"My comment or question would be do you get the same benefits from a1/2 cup chicken noodle soup as you do with 1/2 cup pinto beans? If so what about the amount of sodium in store bought soup as high blood pressure would be the concern from...
The bean song we loved to sing as kids may be silly but it’s true. Eating beans regularly is good for your heart, and you don’t need to eat a hill of them to benefit. A study published last November in the Journal of Nutrition suggests having just 1⁄2 cup of cooked pinto beans daily might lower cholesterol.
Researchers from the Brainerd Veterans Administration Clinic in Brainerd, Minnesota, and the USDA’s Agricultural Research Service (ARS) in Grand Forks, North Dakota, recruited 40 adults with a cluster of conditions—including low HDL cholesterol, a high waist-to-hip ratio and high triglycerides, blood pressure and blood sugar levels—all symptoms associated with increased risk for heart disease. They randomly assigned them, and a similar group of 40 healthy adults, to include either 1⁄2 cup of pinto beans (served up in soup or bean salad) or a small bowl of chicken noodle soup in their daily diets. After 12 weeks, the bean eaters in both groups showed improved cholesterol levels: for the healthy controls, total cholesterol dropped by 8 percent and for those with several risk factors for heart disease it dropped by 4 percent.
This supports other research that demonstrates that beans of various types have heart-healthy benefits. A 19-year analysis of the First National Health and Nutrition Examination Survey, the nation’s premier health census, found that people who ate beans four or more times a week were 22 percent less likely to develop heart disease than those who ate them less than once weekly. Soluble fiber is a key reason why, says Philip Ades, M.D., author of the new EatingWell for a Healthy Heart Cookbook (The Countryman Press, 2008). “Like all foods that contain a lot of soluble fiber, beans help bind cholesterol and keep it from being absorbed in the gut,” he explains. And, as the fiber is fermented, it produces changes in short-chain fatty acids that can inhibit cholesterol formation. (By-products of this same fermentation process are what cause the gas so often associated with eating beans.)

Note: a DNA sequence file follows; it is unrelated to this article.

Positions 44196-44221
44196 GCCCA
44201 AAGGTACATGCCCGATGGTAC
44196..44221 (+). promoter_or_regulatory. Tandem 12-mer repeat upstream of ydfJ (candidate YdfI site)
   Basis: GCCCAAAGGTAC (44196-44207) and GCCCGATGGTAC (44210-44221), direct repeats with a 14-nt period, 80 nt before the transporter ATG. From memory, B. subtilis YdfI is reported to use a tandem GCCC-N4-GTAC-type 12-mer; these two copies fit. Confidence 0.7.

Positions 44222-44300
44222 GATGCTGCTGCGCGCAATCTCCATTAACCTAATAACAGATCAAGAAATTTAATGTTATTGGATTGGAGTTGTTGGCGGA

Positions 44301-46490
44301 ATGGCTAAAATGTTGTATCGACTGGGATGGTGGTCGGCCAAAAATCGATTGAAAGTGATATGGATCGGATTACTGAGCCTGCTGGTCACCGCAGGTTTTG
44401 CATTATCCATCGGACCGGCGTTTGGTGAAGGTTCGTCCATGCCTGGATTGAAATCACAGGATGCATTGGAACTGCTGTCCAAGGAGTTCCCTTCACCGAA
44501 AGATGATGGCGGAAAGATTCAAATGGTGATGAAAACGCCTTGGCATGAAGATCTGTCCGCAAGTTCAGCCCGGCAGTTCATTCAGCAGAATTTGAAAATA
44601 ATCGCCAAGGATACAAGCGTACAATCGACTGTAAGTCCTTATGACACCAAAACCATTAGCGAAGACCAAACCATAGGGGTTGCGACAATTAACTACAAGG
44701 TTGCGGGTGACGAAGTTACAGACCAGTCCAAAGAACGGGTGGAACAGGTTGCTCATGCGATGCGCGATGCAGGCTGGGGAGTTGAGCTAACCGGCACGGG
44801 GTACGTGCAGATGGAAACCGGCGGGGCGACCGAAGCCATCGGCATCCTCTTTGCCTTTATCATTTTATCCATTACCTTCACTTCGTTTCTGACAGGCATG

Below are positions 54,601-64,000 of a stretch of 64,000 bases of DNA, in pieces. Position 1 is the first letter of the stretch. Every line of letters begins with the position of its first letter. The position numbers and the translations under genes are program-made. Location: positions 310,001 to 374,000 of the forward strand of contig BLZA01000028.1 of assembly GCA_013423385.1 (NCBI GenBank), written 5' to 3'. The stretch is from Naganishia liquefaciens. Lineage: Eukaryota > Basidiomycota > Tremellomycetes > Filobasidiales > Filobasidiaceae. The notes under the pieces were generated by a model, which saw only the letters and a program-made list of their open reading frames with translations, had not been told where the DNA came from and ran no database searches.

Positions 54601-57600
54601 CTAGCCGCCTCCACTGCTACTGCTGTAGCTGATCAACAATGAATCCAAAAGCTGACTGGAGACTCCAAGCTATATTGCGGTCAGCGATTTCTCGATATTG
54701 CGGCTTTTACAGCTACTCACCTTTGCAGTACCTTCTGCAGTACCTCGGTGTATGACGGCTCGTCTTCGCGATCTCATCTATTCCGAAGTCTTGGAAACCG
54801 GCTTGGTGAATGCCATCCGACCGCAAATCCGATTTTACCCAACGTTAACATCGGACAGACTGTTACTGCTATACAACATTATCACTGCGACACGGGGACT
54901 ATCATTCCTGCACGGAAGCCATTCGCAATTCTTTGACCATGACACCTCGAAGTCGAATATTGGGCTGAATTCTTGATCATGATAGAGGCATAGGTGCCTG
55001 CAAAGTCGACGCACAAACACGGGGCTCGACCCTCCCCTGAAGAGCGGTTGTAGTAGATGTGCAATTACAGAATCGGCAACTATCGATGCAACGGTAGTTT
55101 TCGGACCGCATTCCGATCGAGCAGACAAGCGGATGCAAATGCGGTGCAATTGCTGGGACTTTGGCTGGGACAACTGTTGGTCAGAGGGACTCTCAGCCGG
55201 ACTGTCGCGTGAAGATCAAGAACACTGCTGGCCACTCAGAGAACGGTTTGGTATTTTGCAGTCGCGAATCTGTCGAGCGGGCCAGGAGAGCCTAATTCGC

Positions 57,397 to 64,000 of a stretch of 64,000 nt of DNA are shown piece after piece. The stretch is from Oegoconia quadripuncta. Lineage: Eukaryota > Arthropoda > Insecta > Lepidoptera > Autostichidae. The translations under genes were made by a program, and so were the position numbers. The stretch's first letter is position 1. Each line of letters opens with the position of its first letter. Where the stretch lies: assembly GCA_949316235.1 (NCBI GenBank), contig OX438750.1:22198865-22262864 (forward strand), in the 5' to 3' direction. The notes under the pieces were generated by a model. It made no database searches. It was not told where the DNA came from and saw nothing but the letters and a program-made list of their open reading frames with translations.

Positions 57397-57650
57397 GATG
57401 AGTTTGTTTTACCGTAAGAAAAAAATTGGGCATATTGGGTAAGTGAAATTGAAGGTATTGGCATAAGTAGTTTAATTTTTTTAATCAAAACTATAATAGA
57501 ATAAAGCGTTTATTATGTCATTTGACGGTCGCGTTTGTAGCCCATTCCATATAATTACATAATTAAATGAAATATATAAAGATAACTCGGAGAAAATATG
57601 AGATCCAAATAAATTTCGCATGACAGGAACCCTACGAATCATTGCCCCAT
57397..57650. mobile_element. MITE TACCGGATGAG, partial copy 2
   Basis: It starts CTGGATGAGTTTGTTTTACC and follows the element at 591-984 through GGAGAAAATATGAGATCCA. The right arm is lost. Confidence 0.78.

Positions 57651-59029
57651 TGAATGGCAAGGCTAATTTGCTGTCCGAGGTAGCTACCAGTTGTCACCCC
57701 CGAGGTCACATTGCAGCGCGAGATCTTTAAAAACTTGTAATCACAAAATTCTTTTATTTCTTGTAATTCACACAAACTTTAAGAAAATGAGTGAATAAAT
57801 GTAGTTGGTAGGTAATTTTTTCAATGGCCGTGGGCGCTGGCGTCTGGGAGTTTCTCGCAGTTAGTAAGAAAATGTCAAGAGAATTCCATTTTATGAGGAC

But unlike previous research, this most recent study didn’t find significant differences in fermentation patterns, which led its co-author Philip Reeves, Ph.D., an ARS research chemist, to speculate that other components in beans also may be responsible for the cholesterol-lowering effect. He points out that beans contain a variety of heart-protective chemicals, including flavanoids, compounds also found in wine, berries and chocolate that inhibit the adhesion of platelets in the blood, which can help lower risk for heart attack and strokes.
Though Americans notoriously shun beans, getting only about 61⁄2 pounds a year, on average, Reeves is hopeful that studies like his will encourage more of us to dig in regularly. Don’t let the flatulence factor be a turnoff, since the more you eat, the more your GI tract will adapt.
Bottom line: Getting 1⁄2 cup of beans a day is heart-healthy—and easy. Add rinsed canned beans to soups, stews and salads and make entrees like chili, bean enchiladas or pasta e fagiole part of your weekly repertoire.